Director: Remo D'Souza
Cast: Anil Kapoor, Salman Khan, Jacqueline Fernandez, Bobby Deol, Daisy Shah, Saqib Saleem, Freddy Daruwala
Rating: 2 Moons
He’s either ripping his shirt off to flex his muscles, in slow-mo, no less, or clothing himself in a wing suit so he can put jets and choppers to shame. Hell, he even went to Oxford for this one! But, every trick that Salman Khan plays out in Race 3 unfortunately lacks in charm and spirit. So, we watch in utter disbelief as Bollywood’s infamous macho man gleefully plays fast and furious with his bunch of cronies. Only, his director Remo D’Souza refuses to play along and turns an action thriller into a strange Broadway-style musical.
Every actor, when not speeding in a supercar or firing away guns, gets a song and lavish set-pieces to perform in. Ayananka Bose’s frames filter out every little blemish, every wrinkle, and makes them insta-glorious. The men have their muscles ripped, while the women wear their perfect curls and flutter their eyelashes. Basically, what the acting crew lacks in talent, they makeup by glamming up and flashing their gym bods. At over 160-minutes, it ends up unintentionally comical.
Evidently, writer Shiraz Ahmed was hoping the Khan superpower would do the magic for him. Why else would lines like “Our business is our business. None of your business” make the cut? At one time, a heist is carried out in far away Cambodia without resistance or pain, while the hero and his ladylove dance away in a nightclub next door. In Remo D’Souza’s world, it’s definitely about the dance floor moves, and never about the fight.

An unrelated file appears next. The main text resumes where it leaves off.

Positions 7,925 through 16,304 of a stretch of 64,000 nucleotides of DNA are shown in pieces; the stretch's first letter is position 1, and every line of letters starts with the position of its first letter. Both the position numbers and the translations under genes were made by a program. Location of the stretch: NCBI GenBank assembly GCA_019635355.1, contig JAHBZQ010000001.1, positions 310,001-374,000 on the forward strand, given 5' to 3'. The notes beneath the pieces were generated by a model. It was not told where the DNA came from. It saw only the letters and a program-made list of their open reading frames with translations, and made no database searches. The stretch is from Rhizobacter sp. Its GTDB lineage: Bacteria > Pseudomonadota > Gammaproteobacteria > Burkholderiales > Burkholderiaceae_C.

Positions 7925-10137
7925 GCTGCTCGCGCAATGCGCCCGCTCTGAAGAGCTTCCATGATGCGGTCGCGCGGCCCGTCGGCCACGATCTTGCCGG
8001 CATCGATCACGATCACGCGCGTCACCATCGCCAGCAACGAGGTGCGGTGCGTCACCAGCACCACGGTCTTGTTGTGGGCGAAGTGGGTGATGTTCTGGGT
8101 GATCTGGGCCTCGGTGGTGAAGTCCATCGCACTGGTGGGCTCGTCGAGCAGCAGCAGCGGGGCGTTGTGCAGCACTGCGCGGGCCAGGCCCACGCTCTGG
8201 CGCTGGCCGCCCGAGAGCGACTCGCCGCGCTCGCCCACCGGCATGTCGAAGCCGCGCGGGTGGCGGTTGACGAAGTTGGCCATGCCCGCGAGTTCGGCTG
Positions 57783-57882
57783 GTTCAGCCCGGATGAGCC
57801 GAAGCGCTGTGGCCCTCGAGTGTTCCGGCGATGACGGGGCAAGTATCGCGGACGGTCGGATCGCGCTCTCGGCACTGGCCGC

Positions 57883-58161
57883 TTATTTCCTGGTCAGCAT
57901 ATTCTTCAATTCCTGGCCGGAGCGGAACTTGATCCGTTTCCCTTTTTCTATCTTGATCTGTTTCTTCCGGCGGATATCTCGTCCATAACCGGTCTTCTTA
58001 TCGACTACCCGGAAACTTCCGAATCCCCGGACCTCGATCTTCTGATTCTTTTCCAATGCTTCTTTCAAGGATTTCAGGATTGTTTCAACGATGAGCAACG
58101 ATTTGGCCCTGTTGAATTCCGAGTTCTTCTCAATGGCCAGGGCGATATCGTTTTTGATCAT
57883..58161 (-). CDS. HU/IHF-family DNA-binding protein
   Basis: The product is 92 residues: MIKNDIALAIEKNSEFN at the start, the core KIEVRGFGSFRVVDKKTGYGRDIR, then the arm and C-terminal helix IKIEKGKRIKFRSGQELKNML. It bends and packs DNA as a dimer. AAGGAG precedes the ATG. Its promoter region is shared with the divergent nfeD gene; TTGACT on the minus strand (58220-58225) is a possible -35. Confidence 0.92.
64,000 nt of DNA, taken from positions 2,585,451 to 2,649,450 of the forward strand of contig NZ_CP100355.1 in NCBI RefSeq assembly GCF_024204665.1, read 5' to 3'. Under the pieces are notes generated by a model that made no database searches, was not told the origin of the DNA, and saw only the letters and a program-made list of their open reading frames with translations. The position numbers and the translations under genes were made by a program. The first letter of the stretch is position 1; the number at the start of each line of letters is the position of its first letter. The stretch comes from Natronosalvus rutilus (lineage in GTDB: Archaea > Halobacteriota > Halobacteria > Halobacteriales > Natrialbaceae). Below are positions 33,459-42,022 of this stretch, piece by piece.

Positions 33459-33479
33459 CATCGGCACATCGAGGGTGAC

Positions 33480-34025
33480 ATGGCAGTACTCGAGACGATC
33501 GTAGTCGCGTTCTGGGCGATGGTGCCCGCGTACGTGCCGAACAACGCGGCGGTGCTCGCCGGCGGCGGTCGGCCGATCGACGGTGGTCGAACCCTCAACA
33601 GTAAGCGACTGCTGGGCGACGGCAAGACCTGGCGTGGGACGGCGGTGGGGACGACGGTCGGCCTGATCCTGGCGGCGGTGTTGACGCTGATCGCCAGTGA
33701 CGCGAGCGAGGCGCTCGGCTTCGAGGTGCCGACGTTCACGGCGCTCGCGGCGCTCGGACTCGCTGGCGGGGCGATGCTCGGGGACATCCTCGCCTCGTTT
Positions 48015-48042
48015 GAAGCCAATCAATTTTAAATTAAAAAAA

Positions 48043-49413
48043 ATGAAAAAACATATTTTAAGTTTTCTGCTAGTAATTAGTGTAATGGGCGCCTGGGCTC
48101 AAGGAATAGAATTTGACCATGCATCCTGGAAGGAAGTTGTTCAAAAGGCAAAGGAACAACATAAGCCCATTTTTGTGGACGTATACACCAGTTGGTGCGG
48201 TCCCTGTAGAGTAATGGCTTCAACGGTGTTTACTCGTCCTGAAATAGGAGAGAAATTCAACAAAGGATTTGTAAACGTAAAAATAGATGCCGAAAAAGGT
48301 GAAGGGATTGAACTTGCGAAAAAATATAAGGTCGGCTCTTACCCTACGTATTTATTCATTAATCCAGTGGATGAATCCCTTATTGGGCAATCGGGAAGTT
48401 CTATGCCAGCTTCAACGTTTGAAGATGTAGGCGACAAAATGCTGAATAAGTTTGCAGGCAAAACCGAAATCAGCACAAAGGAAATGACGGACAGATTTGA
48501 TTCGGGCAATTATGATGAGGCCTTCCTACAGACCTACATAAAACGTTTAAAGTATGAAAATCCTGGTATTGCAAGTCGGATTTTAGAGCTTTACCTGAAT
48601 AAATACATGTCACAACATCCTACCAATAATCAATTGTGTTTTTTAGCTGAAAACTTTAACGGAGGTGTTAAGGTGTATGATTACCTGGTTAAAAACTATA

Salman Khan takes on Sikku, the favoured step-son to a mighty rich dad, who’s all about the love. So much so, he even shaves off his “weird” goatee while serenading his ladylove amidst snow-clad mountains. That’s right, because love can make you do strange things! Whether he’s switching accents or being snazzy and clever, Salman sticks to his one-emotion look.
The other men – Bobby, who also gets his body some shine and love, and Saqib, who’s suited and styled in formals – play second fiddle to the Khan love. It’s during the climax as bronzed bodies showered in sand fill up the screen, you know it’s a “bromance” that’s never easy on the eye. The women – Jacqueline and Daisy – stick to being pretty. One’s romancing the pole, and the other is slitting her designer dress to play desi-Lara Croft. But neither of them possesses any real power to win applause. If anyone deserves credit, it’s Anil Kapoor, who manages to stand tall and dignified in this mess. He’s a class apart, never failing to give it his all.
The women – Jacqueline and Daisy – stick to being pretty. One’s romancing the pole, and the other is slitting her designer dress to play desi-Lara Croft. But neither of them possesses any real power to win applause.
If anyone deserves credit, it’s Anil Kapoor, who manages to stand tall and dignified in this utter mess of a film. He’s a class apart, never failing to give it his all.
As the curtain roll down, and a song repeats on loop, you can't help but wonder if the mighty Khan’s race to Bollywood glory is slowly nearing its end.